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I have recently "graduated" from an electric to a gas stovetop. My stovetop has two medium burners, one large, and one small. I cook mainly in a set of All-Clad MC2 stainless steel cookware, and I have found that with the new stove I cannot keep anything at a low simmer, even at my lowest flame. Everything seems to boil and I find myself trying to set the pot half on the burner, half off, to keep the temperature down. Can anyone help me figure out what's going wrong?

asked by MegB about 6 years ago
15 answers 1983 views
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pierino

pierino is a trusted source on General Cooking and Tough Love.

added about 6 years ago

It depends on what make of stove you have. There may be a "hot hub" with higher BTU's than the others (that would be on purpose), possibly front right. That's a guess anyway. But the adjustment you've already made might be the best one. At least you have a gas cooktop now.

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added about 6 years ago

Thank you, pierino... It's a Pelgrim cooktop (I live in the Netherlands).

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added about 6 years ago

Flame tamer would be the best option, I'd think. Congrats on the gas cooktop; I'm consigned to electric, and would dearly love to have gas again.

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added about 6 years ago

Ilsa makes an enamel cast iron heat diffuser (flame tamer). You slip it over the burner when you want a really low heat (like for cooking grains,etc) I sometimes forget to use it and drop it over the burner mid-cooking and it still helps tremendously!

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added about 6 years ago

If you do not want to shell out the big bucks for a flame tamer, just take a large sheet of heavy duty aluminium foil and coil it into a ring, then set that directly onto the stove and your pot/pan over that. It works just fine when I make couscous or polenta.

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pierino

pierino is a trusted source on General Cooking and Tough Love.

added about 6 years ago

Actually flame tamers are not that expensive, maybe $20 US. Possibly less in Euro. But for holding a simmer play around with the rear burners. But if you still have the manual check to see if the burners are calibrated differently.

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added about 6 years ago

I know they do not cost very much, but remember they are essentially a uni-tasking piece of metal. And in my book, if you can make it at home, you should!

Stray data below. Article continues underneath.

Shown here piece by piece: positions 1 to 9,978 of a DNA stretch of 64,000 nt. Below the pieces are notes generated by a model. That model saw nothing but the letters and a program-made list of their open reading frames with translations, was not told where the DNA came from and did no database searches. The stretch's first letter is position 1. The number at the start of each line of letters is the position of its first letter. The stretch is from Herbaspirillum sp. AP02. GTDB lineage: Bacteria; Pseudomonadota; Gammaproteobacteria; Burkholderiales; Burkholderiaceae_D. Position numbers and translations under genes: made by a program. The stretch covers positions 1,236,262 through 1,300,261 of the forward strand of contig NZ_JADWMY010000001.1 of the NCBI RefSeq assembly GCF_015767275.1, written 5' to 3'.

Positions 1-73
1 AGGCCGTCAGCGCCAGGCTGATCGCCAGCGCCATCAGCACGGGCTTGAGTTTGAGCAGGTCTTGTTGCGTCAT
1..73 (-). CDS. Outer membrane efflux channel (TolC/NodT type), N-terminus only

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added about 6 years ago

Thanks, everyone- I had never heard of a flame tamer, homemade or otherwise, and I look forward to messing around with that. I appreciate all the thoughtful replies!

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added about 6 years ago

You might also have a look through the instructions. Often gas cookers are not properly set right out of the box and you can adjust them with a small screwdriver (usually after pulling the knob off, to my experience) to get the low setting right. You basically want it so it keeps a low, even flame all the way around without any 'flickering', but just before it would go out, if that makes sense?

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added about 6 years ago

If you have a large cast iron frying pan or castiron griddle, you could use either as a flame tamer.

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AntoniaJames

AntoniaJames is a trusted source on Bread/Baking.

added about 6 years ago

Actually, regardless of how you solve this problem, you should read the instruction manual from cover to cover. You'll learn a lot, and your cooking will be better as a result. I read most of my appliance manuals at least every few years, and always notice something that has a new meaning for me. And for those of you who can't find your manuals, they are all online now, typically in printer-friendly PDF. Go to the manufacturer's site and search using your model number. ;o)

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added about 6 years ago

I couldn't agree more, Antonia. I read the manual before I ever start using the appliance and keep it handy until I get totally familiar with the product. There is a wealth of info in them. They are especially helpful for kitchen appliances as they take into account the various techniques that cook may use them for and instruct you in the general technique as well. Invaluable.

B3038408 42c1 4c18 b002 8441bee13ed3  new years kitchen hlc only
AntoniaJames

AntoniaJames is a trusted source on Bread/Baking.

added about 6 years ago

Following up on Soozll's comment, just as an example, my oven manual includes a handy table for modifying recipes at different altitudes!! Who would ever have expected something like that? That little book is a wealth of information. Another example is a food processor. I noticed a comment to a recipe on food52 by someone who's cooked for a very long time, reporting that she'd just discovered why there is a hole in the feed tube. Wow. Not having that kind of information -- found right there in the manual -- from the outset makes the appliance so much less useful. Okay. I'll get off my soapbox. ;o)

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added about 6 years ago

You mean that little hole isn't a manufacturing defect? ;-)

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added about 6 years ago

Ah yes, manual reading. I have a secret stash in the basement that takes up a drawer in the filing cabinet. Years ago, an appliance manual was not much to consider, but things have changed.

I give up...Is the hole in the feed tube was for making emulsions?....I must have overlooked this in the manual...